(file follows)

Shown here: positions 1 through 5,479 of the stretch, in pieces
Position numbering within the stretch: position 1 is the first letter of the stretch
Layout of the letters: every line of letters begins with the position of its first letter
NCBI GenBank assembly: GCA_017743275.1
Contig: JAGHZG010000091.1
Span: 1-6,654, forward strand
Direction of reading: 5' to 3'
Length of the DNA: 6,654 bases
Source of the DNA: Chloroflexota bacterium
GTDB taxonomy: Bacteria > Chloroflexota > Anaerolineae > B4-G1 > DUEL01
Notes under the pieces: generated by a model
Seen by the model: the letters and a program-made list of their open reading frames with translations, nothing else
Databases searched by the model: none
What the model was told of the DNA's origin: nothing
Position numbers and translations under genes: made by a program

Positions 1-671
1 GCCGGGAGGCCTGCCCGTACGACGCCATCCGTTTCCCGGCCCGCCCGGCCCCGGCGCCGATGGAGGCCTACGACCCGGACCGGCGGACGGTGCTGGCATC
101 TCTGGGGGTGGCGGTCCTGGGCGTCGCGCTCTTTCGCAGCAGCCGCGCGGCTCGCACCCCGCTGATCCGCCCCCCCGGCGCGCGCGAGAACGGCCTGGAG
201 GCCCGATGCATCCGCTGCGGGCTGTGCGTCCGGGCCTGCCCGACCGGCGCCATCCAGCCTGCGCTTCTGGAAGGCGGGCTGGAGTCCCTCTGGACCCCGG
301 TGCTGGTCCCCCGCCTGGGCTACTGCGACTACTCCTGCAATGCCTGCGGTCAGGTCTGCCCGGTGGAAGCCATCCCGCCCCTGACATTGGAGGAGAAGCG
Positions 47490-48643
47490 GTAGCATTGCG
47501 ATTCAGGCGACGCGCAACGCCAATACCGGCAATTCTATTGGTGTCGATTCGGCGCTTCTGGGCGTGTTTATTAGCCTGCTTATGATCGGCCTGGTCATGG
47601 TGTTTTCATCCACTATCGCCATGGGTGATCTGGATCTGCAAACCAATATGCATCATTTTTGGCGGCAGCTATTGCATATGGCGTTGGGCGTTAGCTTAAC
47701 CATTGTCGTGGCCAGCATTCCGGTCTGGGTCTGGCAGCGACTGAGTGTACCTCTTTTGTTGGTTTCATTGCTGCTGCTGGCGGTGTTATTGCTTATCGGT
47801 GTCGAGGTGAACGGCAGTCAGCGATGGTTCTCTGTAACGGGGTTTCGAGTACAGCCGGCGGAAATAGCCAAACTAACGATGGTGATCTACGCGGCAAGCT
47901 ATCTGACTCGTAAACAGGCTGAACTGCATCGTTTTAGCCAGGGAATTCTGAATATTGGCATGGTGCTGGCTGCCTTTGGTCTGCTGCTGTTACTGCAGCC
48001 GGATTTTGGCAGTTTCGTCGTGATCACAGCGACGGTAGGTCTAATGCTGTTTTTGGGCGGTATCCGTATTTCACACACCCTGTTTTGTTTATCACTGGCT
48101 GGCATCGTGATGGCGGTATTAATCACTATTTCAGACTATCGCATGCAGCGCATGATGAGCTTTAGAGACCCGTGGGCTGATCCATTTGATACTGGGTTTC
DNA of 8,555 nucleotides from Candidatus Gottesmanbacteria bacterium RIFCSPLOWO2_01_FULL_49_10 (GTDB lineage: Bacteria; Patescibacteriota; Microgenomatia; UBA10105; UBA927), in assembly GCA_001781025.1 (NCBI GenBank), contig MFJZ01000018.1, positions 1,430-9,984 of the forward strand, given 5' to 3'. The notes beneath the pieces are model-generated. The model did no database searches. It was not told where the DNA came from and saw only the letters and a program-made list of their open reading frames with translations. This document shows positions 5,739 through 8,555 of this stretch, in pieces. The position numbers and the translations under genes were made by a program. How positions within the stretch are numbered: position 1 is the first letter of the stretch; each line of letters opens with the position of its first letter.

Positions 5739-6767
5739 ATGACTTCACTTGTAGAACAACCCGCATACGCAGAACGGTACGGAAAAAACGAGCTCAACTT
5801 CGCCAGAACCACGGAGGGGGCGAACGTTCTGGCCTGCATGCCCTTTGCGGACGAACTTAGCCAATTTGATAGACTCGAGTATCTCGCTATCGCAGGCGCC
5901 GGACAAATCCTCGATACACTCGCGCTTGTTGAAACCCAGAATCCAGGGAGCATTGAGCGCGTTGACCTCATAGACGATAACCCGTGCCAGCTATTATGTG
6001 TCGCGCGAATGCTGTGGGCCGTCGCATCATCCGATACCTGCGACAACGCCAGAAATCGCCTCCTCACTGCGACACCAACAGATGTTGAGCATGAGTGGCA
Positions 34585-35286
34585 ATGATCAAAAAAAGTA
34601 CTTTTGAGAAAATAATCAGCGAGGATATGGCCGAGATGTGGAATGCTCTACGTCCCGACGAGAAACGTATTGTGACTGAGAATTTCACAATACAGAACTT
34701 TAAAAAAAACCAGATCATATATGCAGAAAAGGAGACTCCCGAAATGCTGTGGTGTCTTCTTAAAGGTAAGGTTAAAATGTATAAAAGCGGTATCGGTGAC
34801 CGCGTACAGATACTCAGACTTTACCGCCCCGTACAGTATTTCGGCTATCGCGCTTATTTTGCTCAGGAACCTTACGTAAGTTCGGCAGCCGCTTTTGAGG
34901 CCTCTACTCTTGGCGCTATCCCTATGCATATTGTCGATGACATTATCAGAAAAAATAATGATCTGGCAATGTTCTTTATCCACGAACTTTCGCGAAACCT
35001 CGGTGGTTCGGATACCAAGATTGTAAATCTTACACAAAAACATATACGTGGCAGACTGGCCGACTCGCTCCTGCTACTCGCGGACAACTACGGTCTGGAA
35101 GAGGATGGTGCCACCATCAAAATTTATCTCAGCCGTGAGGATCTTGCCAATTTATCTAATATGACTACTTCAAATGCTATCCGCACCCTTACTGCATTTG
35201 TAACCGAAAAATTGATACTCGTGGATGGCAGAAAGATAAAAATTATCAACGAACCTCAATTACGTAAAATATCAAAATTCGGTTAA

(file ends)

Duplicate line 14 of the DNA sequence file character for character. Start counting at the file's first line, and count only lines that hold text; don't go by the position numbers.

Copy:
What the model was told of the DNA's origin: nothing